Mary Ann Turcke, the recently-appointed CEO at Canadia telco BCE’s Bell Media division, has suggested that ‘naming and shaming’ could be an effective method in combating piracy, admitting that the industry needed to make its content more accessible.
Turke made the comments in a Keynote Speech at the Canadian Telecom Summit, telling delegates, that to her dismay, her younger daughter told her she had been using a Virtual Private Network (VPN) to disguise her location and access Netflix’s richer US video library, which is geo-blocked to non-US subscribers.
In 2014, 22 per cent of Canadian Netflix subscribers reported using a US IP address, according to research conducted on behalf of industry trade body CTAM Canada.
“It has to become socially unacceptable to admit to another human being that you are VPNing into US Netflix,” Turcke declared. Rather than rely on the federal government or the Canadian Radio-television and Telecommunications Commission (CRTC) to solve the problem, she argued that the industry should instead promote behavioural change. “Like throwing garbage out of your car window, you just don’t do it. We have to get engaged and tell people they’re stealing.”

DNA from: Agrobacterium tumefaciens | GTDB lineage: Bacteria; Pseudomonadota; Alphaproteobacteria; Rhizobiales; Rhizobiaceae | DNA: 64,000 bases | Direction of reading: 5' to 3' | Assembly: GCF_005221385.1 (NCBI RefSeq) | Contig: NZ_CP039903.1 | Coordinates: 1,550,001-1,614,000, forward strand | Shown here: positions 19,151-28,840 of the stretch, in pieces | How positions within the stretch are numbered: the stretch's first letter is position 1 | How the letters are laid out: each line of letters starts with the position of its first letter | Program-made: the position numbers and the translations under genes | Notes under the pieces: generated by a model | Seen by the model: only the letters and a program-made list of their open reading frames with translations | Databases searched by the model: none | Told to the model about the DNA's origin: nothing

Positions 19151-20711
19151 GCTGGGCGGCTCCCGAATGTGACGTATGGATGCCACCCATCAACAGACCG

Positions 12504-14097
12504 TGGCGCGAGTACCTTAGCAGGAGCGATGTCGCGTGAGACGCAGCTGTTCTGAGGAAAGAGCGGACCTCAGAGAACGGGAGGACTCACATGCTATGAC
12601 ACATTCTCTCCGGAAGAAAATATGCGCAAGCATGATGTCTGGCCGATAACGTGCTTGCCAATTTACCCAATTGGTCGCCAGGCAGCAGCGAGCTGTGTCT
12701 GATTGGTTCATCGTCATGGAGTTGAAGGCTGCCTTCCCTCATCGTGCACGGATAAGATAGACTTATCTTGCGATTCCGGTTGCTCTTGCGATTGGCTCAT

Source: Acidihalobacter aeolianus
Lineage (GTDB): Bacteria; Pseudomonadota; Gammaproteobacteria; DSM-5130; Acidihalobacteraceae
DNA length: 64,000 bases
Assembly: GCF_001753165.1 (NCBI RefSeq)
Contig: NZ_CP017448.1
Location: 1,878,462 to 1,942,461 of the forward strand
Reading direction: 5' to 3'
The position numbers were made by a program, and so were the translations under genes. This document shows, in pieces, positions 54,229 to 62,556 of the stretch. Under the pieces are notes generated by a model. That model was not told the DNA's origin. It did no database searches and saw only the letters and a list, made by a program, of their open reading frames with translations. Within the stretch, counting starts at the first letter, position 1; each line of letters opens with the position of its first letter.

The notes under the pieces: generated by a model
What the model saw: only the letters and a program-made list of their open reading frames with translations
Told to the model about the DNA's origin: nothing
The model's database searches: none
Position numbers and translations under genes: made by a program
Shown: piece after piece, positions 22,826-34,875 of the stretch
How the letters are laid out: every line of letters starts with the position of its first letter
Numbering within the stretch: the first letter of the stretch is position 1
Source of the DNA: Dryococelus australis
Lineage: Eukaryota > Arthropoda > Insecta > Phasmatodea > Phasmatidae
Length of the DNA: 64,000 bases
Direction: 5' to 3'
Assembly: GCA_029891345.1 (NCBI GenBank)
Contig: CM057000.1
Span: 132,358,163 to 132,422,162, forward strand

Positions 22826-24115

According to Turke, distinctions between linear and online-streaming rights, distinctions between windows, and distinction between national borders was not something consumers were willing to tolerate. “It is enough to drive anyone to the dreaded Netflix. Legally or illegally,” she warned.
“We, Bell Media, we, the industry, need to make our content more accessible. Just make it easy,” she advised. “Viewers are demanding simplicity and they will seek it out. We have to work together as an industry to make sure people understand the value of creative content.”
Rogers Communications and Shaw Communications recently confirmed that their joint-venture video-streaming service Shomi would be made available directly over the Internet at some point this summer to people wishing to subscribe.